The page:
'Why Northamptonshire's air ambulance needs you more than ever to keep flying after losing £2.2 million during lockdown'

John Griff is a broadcaster in Northamptonshire
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It’s something which I’ve taken an interest in since its earliest days.

One of its team members once described it as “us turning up in the middle of somebody’s worst day, every day’. And yet it survives only through your generosity.

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Something over 15 years ago, I was asked to help the then embryonic Warwickshire and Northamptonshire Air Ambulance, over a display it was due to participate in with the other blue light services at the Balloon Festival on the Racecourse in Northampton.

The plan had been for everyone to put on a mass display of their roles in an imagined car accident, played out in front of a crowd of thousands. By the time the festival took place though, each service had had to drop out for operational reasons, leaving the newcomers as the sole participants.

I’d interviewed the chief executive of the service in the recent past. Could I help?

“Certainly,” I said, “I’ll stand in one of the balloon arenas with a microphone, and the crew can fly in and land while I commentate. Then they can do their dummy mission and take off again.”

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And so began a number of years when the air ambulance – call sign Helimed 53 – did exactly that.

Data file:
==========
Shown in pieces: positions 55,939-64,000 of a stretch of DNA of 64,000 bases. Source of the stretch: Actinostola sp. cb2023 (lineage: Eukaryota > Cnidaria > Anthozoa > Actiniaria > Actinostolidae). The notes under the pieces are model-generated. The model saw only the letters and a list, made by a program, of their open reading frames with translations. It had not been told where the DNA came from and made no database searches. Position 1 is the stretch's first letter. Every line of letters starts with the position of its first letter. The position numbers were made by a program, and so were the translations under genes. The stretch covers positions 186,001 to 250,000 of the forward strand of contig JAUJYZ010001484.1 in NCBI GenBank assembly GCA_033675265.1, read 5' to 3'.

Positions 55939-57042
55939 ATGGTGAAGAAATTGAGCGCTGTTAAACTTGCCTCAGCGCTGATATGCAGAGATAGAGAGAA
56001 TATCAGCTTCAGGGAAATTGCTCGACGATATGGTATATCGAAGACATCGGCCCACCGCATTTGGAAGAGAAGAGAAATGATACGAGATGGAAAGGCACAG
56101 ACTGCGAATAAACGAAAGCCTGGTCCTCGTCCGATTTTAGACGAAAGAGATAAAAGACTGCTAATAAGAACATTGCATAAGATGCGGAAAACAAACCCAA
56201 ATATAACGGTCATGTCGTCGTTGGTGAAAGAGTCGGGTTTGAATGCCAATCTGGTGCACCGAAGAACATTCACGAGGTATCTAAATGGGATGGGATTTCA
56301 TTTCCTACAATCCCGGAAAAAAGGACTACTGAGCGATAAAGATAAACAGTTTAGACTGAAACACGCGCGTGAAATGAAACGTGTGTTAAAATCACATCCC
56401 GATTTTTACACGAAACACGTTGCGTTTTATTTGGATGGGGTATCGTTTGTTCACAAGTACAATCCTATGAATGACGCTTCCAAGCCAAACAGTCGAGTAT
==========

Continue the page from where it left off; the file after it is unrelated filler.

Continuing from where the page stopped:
Their display became one of the highlights of the festival, partly because the bright yellow 200mph Augusta 109 helicopter was the only thing guaranteed to fly, unlike the balloons which were grounded by anything more than a 5 knot breeze.

It got to the point where the organisers would ask us to display two or three times a day so they had something for visitors to see.

It was great fun and I enjoyed the experience hugely, but at all times the ambulance was live – meaning that if called upon it could – and would – divert to a genuine mission. More than once it did exactly that, leaving me on the ground with nothing more than a hi-vis jacket, a live microphone and expectant crowd for company. Tricky to deal with, but for justification in having the air ambulance in the first place, immensely powerful.

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That was then. Last week the team, which operates Helimed 53 and its sister service Helimed 54 over Derbyshire, Leicestershire and Rutland, passed the 40,000 mission mark with a callout to someone who had fallen from height and was unconscious.

The Operations Director of the service talked about it on my show on Saturday and while he was at pains to say that that milestone wasn’t a cause for celebration, it was one for pride in being able to deliver gold standard medical care in the field and then transport a casualty to hospital at a vastly faster rate than would be the case on the road. You can see his point.

Our air ambulance – all air ambulances – fly only because of public donation. The NHS doesn’t fund them, neither does the government or the National Lottery. It’s as the services would have it though, leaving them free to operate as needed, rather than be tied to bureaucracy and red tape.

It was only after our interview had been recorded that I was told, almost as an afterthought, that with the pandemic and a lack of events banging the Helimed 53 drum, revenues have plummeted by £2.2 million. It’s about awareness.

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£2.2million is the equivalent of almost 1,300 missions or a third of a new helicopter... £2 per person per month would more than cover that and fully fund the service, so here’s a reminder.

If you can support them, please do.

Keep up the good work guys. We’ll find the cash.